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How Hard Is It To Run a Marathon?

Amanda Wendorff

If you're considering tackling a marathon, you might be wondering what it takes to be ready to race 26.2 miles. Competing in a marathon is a significant challenge that requires not just physical stamina but also a solid plan for training and preparation. However, it is also a very doable and exciting goal for a beginner runner. This article will give a glimpse of just what is involved with training for and racing a marathon, offering you the key insights and strategies needed to approach your race at that distance confidently.

In this article, we'll discuss a few things that are important to know, including:

  • The basics of a marathon, including its distance and what races involve
  • The time commitment needed to train for a marathon adequately
  • The first steps towards preparing for a marathon
  • How to build a good endurance base
  • When to start a marathon training program, and why a training program is beneficial
  • What race day is really like

If you're contemplating a marathon for the first time, you've come to the right place. We'll teach you everything you need to ensure the successful completion of your race.

MOTTIV app user Kathy Humml from Germany, does some run training on a weekend trip to the Scottish Highlands!

Getting Started: Can You Run a Marathon?

What Does a Marathon Entail?

A marathon is a 42 kilometer (or 26.2 mile) running race. Most marathon race courses are on closed roads or bike paths, and the number of participants can range from a couple hundred runners to several thousand.

For most beginner runners, a marathon will take between 4 and 5.5 hours and can incorporate a combination of running and walking. For example, many runners will cover 26.2 miles by adopting a run/ walk pattern, such as running a mile and then briskly walking for a minute.

Running a marathon is a great goal, especially for a beginner runner, but it is definitely a challenge. Covering 26.2 miles on foot is no small feat, and training for your first marathon requires months of preparation, determination, and a solid training plan. But if you are up for the challenge of running the marathon distance, you will find that it is a tremendously rewarding experience.

How Much Time Will Marathon Training Take?

Training for a marathon is a commitment, and the amount of time it will take you to be ready to run a marathon will depend on a few factors, including:

  • Your beginning fitness: The starting point of your fitness journey matters in determining how much time you'll need to prepare for a marathon. If you're already active and can comfortably run or jog for 30 to 45 minutes, you have a solid foundation to build upon. This baseline fitness level suggests that your body is accustomed to regular exercise, making it easier to ramp up the intensity and duration of your workouts without a significant risk of injury. This can shorten the preparation time needed before you're ready to complete a marathon. Similarly, if you've never run before or haven't run in a long time, it will take you a lot longer to build the endurance necessary actually to be able to focus on marathon training.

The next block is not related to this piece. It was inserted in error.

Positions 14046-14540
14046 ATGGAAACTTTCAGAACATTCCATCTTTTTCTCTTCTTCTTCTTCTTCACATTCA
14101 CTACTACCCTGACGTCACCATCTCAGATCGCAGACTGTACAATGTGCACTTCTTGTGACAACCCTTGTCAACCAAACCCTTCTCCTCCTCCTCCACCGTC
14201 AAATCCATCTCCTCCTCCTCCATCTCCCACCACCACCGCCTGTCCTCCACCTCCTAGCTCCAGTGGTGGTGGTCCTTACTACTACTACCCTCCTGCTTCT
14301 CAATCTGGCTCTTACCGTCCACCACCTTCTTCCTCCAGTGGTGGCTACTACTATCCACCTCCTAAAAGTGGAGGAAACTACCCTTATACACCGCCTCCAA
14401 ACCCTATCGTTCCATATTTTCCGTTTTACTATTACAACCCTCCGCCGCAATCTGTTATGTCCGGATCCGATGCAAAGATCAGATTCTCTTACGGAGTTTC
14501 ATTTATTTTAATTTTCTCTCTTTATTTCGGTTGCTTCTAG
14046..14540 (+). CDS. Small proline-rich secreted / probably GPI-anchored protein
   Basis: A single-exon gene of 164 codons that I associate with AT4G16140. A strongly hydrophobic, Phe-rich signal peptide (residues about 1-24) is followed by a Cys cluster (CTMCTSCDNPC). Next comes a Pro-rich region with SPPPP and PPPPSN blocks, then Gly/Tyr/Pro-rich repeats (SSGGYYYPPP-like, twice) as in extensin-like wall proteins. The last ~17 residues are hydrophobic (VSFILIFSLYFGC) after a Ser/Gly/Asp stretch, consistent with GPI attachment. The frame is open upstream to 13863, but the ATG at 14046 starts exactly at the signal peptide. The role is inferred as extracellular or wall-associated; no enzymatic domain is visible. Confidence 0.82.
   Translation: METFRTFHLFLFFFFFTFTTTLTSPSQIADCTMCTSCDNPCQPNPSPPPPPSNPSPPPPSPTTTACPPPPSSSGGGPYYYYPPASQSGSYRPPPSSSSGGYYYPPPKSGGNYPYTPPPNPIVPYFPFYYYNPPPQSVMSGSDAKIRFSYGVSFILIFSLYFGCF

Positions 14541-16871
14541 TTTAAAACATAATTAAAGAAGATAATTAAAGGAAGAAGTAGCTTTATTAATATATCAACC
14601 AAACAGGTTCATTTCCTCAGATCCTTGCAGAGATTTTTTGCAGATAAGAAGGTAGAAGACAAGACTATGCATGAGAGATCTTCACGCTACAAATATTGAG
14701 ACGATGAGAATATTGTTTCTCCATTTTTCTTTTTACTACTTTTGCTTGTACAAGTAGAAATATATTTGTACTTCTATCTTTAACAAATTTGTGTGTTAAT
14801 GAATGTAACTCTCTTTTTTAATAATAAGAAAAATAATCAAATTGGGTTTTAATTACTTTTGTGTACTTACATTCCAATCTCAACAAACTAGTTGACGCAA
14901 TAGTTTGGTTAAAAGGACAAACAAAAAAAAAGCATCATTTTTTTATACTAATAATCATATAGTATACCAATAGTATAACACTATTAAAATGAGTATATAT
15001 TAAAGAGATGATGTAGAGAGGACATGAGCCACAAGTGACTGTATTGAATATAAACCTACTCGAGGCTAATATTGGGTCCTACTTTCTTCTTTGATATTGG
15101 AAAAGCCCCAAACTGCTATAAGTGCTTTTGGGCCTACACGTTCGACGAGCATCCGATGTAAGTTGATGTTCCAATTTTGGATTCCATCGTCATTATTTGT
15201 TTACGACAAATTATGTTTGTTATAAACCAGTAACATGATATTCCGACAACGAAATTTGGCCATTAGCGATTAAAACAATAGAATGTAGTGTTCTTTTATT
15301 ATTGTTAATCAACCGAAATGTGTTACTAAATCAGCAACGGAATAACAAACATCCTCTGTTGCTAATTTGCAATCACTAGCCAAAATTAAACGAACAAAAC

• Your experience with running and endurance sports: If you have experience competing in endurance sports such as cycling or swimming or have done some running but just haven't raced before, it will likely take you less time to build up to running 26.2 miles. If you have a background in these activities, you likely have a more developed aerobic base, better muscle endurance, and a mental edge that comes from understanding how to push through discomfort. This experience allows for a more aggressive training plan, possibly shortening the time needed to prepare for a marathon, and can help you set more ambitious race day goals.
  • Your goals for the race: The time it will take you to train for a marathon also depends on your goals. If your goal is simply to finish the race, your training will focus on gradually increasing your mileage to comfortably cover the 26.2 miles without as much emphasis on speed. Conversely, if you want to run for speed or compete, you're going to be running more. You'll need more training time to incorporate more targeted workouts like speed intervals, tempo runs, and hill repeats, and to develop your speed and stamina through longer runs.

Whether you're running a marathon for the first time or are a more experienced, avid runner aiming to run your fastest marathon, we generally suggest using an 18-week training plan for a marathon. However, before even starting those 18 weeks of training,  you should be able to run for at least 30- 45 minutes with minimal stopping. If you're not there yet, it's best to give yourself plenty of time to build a good base of endurance first.

If you want a more specific idea of how long you will need to prepare for a marathon in light of your specific goals and background, try this calculator:

How Many Hours a Week Will Marathon Training Take?

The hours each week devoted to marathon training will vary for each runner, but you should plan for at least 7 to 8 hours a week to be devoted to training at the peak of your marathon training.

There are many marathon training plans available, but the plans in our app have been specifically designed by expert coaches with the understanding that life is busy and finding a balance is key. To accommodate this, we suggest running 3 to 5 times a week, with one of those runs being a long run that can last up to 3 hours and 15 minutes.

In addition to the running schedule, our plans emphasize the importance of strength training and mobility work. These components are crucial for a well-rounded training regimen, offering benefits that extend far beyond the running path.